However, Schalleur felt Christo did all it could do to help out the University in creating a way to appease both sides.

“We tried as hard as we could to come up with something because, as alums, we do love Villanova,” Schalleur said. “But Christo is also a business and there has to be some financial gain on our part. But we’re not trying to make significant profits off our alma mater.”

Another reason this option could not have been exercised was because of a security issue.

UNIT, who ran the previous lottery, would have to give Christo the students’ information, including banner IDs, Von Euw said.

“It was a huge legal issue,” Pedra said. “UNIT couldn’t legally share that kind of information with an off-site company. Also, he gave us a week to make the decision, and such a big decision couldn’t be made that quickly.”

Since SGA and Christo were unable to devise a plan that would satisfy both parties, SGA found itself in a position where it was shopping around for ideas on how to conduct this year’s lottery in September.

However, with different options to consider, one thing was clear: the weighted lottery system was not an option for this year.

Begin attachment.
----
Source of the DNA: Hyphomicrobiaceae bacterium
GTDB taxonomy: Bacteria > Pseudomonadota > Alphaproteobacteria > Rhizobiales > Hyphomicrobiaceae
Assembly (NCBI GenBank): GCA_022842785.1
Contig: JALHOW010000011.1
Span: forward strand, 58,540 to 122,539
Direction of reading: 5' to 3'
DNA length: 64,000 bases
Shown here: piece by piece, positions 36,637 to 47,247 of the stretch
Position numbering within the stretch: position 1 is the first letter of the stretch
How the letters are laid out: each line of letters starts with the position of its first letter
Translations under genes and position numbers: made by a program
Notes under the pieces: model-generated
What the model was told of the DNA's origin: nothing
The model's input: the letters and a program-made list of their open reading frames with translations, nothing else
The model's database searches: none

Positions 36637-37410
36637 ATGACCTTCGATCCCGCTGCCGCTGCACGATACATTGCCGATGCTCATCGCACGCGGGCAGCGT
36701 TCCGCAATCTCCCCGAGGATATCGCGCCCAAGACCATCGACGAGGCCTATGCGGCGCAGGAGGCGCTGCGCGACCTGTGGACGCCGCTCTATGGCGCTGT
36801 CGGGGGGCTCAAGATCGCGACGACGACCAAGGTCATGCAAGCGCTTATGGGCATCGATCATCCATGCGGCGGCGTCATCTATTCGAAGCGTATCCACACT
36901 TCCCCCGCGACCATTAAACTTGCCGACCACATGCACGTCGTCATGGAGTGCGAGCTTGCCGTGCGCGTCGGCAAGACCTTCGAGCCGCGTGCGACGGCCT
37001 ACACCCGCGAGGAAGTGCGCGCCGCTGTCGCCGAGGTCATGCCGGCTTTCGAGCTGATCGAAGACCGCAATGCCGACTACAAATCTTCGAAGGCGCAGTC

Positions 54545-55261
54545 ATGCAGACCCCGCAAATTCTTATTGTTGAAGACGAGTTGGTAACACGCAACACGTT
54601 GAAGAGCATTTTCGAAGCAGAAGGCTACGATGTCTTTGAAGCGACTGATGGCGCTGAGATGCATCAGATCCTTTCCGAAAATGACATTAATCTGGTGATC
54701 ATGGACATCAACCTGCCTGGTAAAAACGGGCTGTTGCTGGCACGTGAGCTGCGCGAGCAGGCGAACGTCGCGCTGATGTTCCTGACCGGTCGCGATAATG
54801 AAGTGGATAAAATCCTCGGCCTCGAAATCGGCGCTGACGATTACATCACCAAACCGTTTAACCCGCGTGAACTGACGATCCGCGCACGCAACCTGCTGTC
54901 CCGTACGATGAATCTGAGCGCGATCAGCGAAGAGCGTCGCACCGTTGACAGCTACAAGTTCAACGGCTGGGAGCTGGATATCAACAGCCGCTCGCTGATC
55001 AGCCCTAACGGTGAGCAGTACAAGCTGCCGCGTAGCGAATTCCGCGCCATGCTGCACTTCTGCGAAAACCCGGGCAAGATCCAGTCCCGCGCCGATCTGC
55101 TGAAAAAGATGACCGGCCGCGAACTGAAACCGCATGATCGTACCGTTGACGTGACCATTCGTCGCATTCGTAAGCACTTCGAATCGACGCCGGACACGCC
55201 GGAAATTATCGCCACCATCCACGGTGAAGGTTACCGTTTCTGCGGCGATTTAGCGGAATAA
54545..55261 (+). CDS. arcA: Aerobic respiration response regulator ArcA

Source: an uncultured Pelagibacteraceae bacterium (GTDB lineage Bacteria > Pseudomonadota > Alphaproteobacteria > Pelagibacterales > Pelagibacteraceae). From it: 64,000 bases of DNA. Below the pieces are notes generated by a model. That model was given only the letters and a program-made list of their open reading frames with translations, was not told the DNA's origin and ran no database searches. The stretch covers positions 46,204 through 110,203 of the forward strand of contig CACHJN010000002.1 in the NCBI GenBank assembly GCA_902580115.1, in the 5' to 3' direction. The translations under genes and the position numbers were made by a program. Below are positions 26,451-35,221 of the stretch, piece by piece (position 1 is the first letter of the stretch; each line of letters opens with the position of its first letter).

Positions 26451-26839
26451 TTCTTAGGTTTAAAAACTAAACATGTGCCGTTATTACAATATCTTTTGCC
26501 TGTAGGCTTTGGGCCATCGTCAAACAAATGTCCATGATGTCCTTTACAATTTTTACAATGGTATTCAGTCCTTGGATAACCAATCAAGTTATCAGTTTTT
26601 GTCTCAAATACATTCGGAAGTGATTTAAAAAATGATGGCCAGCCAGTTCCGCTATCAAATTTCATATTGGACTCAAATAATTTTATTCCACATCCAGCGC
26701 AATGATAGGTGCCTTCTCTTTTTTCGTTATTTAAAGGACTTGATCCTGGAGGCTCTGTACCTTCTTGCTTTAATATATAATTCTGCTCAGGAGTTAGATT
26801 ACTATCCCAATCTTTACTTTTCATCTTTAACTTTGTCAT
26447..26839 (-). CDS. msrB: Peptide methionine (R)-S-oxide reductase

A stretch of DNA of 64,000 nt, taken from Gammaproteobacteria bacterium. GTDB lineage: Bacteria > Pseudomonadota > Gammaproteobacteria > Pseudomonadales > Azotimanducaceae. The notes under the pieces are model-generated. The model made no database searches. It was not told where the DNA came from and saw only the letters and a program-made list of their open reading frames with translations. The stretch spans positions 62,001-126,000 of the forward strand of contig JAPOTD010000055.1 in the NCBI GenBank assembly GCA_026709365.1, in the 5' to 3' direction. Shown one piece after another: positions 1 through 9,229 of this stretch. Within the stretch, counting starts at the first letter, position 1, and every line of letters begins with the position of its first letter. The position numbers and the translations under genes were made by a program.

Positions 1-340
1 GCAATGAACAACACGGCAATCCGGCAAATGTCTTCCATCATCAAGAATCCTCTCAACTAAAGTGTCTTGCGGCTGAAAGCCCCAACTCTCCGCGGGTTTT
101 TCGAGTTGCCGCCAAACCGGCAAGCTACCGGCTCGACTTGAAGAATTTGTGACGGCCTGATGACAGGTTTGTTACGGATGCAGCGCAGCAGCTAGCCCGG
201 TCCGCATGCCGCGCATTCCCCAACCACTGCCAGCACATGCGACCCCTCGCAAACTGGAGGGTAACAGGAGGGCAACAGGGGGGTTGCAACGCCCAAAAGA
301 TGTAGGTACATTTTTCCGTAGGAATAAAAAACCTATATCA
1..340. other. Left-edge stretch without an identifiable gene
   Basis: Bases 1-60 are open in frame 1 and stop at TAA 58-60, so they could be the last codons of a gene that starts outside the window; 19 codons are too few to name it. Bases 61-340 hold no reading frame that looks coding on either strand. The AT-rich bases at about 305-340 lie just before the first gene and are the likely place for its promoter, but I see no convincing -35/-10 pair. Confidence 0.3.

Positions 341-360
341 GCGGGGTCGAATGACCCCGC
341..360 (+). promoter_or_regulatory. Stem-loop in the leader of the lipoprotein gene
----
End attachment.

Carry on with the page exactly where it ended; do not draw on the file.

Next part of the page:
“With such a time constraint that was put on us and UNIT, it was impossible to create such a complex weight-based lottery system in such a short amount of time,” Pedra said. “We’ve tried several different things, but a weighted lottery is just not [logistically] possible.”

Though Christo and SGA have experienced their differences over the past several months, Schauller said that he is still eager to work with SGA.

“We’re playing a wait-and-see game,” Schalleur said. “But if they want to come back to us and discuss something in the future, I’d be more than willing to.”

Von Euw said that SGA’s major focus for the future is “keeping all options open and not closing any doors to anyone.”